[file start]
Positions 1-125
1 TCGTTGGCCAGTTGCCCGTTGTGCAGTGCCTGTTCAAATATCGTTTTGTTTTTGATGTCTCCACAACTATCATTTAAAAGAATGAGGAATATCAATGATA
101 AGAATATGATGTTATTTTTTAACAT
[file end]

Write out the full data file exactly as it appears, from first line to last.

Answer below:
Positions 1-125
1 TCGTTGGCCAGTTGCCCGTTGTGCAGTGCCTGTTCAAATATCGTTTTGTTTTTGATGTCTCCACAACTATCATTTAAAAGAATGAGGAATATCAATGATA
101 AGAATATGATGTTATTTTTTAACAT